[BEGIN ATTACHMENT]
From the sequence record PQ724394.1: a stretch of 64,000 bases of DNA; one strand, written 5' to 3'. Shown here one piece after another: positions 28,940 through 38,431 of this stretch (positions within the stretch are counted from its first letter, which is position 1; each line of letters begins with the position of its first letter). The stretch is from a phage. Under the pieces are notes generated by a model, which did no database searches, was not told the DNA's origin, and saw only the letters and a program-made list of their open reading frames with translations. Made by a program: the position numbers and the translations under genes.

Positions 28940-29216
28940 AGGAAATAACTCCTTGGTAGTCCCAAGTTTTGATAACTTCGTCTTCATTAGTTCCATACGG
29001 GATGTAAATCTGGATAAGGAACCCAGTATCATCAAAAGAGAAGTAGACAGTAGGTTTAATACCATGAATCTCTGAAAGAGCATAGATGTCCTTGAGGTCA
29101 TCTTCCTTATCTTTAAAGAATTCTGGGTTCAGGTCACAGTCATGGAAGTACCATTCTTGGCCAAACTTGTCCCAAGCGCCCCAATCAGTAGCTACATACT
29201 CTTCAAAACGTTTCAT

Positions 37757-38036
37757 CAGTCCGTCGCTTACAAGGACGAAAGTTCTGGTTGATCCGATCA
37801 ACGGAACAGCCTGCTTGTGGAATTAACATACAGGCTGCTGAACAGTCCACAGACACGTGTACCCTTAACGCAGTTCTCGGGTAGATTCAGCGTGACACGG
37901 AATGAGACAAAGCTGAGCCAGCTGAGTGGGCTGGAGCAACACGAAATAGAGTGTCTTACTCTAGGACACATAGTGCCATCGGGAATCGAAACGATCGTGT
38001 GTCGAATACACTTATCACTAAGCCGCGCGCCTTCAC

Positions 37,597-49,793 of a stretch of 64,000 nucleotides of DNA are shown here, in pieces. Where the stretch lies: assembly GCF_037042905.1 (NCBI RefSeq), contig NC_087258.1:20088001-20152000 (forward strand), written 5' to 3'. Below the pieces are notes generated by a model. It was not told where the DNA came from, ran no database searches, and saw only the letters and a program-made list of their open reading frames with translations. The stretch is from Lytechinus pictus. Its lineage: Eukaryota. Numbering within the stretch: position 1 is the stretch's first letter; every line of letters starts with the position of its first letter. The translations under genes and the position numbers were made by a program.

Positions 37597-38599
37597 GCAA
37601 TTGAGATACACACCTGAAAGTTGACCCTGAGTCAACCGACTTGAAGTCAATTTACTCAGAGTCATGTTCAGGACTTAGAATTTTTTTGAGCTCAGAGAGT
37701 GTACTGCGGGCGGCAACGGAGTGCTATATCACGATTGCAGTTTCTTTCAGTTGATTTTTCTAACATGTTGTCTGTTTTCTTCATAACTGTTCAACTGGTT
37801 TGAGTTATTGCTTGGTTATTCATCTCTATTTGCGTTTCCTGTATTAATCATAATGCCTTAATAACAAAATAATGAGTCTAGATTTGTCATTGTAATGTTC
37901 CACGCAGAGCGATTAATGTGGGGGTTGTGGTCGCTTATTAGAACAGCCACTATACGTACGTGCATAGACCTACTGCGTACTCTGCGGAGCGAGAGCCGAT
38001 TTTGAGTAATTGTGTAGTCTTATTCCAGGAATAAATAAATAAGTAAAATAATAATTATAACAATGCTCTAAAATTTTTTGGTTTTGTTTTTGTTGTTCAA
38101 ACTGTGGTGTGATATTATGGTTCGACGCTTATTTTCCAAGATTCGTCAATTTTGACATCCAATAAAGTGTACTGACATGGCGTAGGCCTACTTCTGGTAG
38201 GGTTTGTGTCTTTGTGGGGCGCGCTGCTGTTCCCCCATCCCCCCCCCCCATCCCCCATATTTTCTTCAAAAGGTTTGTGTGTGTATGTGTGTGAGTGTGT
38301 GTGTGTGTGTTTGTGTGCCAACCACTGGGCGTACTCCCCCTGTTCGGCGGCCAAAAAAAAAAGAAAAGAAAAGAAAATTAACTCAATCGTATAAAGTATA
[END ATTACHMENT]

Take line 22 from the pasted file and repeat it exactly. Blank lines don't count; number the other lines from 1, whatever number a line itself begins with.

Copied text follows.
38301 GTGTGTGTGTTTGTGTGCCAACCACTGGGCGTACTCCCCCTGTTCGGCGGCCAAAAAAAAAAGAAAAGAAAAGAAAATTAACTCAATCGTATAAAGTATA